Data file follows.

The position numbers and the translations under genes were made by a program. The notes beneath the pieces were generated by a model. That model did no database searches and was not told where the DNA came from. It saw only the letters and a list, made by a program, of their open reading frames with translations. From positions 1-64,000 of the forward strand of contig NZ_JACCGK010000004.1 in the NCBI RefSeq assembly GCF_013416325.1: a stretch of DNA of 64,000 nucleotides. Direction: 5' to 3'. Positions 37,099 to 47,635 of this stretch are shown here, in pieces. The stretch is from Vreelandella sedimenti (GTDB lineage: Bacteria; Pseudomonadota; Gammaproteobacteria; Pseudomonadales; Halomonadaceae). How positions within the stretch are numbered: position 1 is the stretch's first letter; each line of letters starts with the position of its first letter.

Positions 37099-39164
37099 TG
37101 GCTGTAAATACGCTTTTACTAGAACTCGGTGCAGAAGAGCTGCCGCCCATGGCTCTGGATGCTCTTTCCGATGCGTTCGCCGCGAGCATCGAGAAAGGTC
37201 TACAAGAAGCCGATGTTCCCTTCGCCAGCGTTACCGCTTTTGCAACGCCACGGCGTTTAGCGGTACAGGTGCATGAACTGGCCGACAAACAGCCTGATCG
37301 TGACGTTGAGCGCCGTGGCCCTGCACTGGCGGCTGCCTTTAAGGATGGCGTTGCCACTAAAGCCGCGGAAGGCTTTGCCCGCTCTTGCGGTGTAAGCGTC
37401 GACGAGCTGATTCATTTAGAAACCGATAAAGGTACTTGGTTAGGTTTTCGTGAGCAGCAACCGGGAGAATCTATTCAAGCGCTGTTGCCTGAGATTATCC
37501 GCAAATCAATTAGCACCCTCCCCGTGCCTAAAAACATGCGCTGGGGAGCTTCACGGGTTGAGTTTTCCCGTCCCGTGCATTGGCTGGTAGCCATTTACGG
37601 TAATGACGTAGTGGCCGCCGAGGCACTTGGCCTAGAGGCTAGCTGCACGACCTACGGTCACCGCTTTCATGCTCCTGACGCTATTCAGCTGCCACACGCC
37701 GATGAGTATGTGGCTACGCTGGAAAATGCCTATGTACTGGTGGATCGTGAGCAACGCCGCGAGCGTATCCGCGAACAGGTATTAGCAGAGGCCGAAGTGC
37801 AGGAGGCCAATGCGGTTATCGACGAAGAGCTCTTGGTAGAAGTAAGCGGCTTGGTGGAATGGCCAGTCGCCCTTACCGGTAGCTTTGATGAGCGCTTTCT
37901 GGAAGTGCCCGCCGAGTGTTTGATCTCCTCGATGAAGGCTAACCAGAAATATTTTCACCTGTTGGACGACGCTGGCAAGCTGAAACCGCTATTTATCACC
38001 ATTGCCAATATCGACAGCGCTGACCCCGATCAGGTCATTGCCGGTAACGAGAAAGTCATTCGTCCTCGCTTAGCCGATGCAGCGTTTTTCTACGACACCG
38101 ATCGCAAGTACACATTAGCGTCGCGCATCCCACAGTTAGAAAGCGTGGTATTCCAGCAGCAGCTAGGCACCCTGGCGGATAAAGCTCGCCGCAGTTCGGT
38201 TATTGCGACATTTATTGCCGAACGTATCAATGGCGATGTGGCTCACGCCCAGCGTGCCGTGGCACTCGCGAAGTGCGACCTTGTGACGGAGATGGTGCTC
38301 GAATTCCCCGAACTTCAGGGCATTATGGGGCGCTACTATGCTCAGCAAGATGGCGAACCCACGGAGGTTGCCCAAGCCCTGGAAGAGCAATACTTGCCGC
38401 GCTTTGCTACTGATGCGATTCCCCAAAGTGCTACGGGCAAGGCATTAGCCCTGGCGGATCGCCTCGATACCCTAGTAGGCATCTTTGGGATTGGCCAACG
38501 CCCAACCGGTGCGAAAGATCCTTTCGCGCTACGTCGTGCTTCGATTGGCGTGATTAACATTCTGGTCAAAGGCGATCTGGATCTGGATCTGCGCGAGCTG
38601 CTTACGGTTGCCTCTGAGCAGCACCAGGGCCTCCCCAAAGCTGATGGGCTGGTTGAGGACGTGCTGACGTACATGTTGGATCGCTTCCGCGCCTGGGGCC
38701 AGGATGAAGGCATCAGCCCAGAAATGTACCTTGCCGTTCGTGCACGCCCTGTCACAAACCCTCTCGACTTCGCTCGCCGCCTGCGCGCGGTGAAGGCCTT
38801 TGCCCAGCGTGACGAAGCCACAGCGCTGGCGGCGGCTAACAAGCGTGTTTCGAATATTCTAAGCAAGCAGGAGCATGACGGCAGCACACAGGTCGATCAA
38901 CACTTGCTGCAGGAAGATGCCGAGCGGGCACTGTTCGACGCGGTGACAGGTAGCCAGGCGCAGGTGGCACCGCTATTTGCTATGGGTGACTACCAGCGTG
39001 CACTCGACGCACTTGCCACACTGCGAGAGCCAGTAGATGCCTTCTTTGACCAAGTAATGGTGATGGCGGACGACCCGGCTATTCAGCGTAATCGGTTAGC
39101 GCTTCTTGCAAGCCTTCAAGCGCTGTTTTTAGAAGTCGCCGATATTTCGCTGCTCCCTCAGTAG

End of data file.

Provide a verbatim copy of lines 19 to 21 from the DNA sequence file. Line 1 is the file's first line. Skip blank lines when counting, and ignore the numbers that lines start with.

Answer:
38601 CTTACGGTTGCCTCTGAGCAGCACCAGGGCCTCCCCAAAGCTGATGGGCTGGTTGAGGACGTGCTGACGTACATGTTGGATCGCTTCCGCGCCTGGGGCC
38701 AGGATGAAGGCATCAGCCCAGAAATGTACCTTGCCGTTCGTGCACGCCCTGTCACAAACCCTCTCGACTTCGCTCGCCGCCTGCGCGCGGTGAAGGCCTT
38801 TGCCCAGCGTGACGAAGCCACAGCGCTGGCGGCGGCTAACAAGCGTGTTTCGAATATTCTAAGCAAGCAGGAGCATGACGGCAGCACACAGGTCGATCAA